So, if Friday 13th is just like any other day of the year, why do so many people still believe accidents are more likely?
Well, put simply, because of a joke gone wrong.
One 1993 British Medical Journal study claimed, “the risk of hospital admission as a result of a transport accident may be increased by as much as 52
However, this was a Christmas edition of the journal; one which commonly prints spoof or joke studies for fun. The authors have since regretted the publication because of how many people now cite it as though it is serious.
In actual fact, there isn’t any statistical data which demonstrates more accidents occur on Friday 13th. And this isn’t only the case for roads, but for air travel, too:
The Aviation Safety Network keeps a database of all the known fatal airline accidents as far back as 1945. On average, there are 0.091 fatal plane accidents each day. On Friday 13th, the average is 0.067, which is a risk reduction of approximately 27%.
In other words, it’s actually slightly safer to travel on Friday 13th than the average day of the year (possibly because fewer people decide to travel).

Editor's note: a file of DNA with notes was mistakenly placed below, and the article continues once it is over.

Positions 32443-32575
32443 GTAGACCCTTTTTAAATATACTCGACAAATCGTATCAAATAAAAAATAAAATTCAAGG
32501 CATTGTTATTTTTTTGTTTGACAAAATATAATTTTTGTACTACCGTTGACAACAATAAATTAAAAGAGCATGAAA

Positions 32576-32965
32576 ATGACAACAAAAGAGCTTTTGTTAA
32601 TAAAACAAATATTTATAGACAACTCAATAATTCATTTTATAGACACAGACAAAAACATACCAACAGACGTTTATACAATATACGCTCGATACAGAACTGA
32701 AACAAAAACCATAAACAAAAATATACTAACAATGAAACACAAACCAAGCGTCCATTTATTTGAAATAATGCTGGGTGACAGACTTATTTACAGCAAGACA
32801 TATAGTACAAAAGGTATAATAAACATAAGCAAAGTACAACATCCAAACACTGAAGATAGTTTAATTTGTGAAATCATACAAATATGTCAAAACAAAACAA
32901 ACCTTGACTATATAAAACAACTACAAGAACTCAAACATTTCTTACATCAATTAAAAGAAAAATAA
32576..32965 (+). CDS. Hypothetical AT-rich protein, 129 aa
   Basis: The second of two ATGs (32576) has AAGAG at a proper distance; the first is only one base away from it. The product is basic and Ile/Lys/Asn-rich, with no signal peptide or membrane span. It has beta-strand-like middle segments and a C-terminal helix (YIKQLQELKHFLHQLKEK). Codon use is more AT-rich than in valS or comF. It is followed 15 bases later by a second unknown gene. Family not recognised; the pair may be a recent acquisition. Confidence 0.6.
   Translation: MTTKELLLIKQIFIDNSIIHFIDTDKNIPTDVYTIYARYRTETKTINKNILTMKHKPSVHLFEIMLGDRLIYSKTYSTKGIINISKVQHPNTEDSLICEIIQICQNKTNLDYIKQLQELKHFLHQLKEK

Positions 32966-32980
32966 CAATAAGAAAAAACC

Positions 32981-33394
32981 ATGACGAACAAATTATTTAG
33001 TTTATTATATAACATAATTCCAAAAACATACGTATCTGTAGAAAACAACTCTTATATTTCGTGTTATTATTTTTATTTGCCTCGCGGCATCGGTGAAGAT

But what about the price of flights? Is it really cheaper to travel on Friday 13th in comparison to any other date?
The answer here is…it depends.
A decade or two ago, it was absolutely the case that flights were cheaper on the so-called unlucky day. With fewer people willing to travel, the airlines offered heavily discounted tickets to fill their planes.
Unfortunately, airlines are less willing to do this now. Some still claim they offer discounted prices, but it is frequently just a marketing ploy and a comparison between their prices on Friday 13th and any other day of the year shows little difference.
That being said, some airlines do still offer small discounts, so shop around just in case. You never know when you’ll spot the next killer deal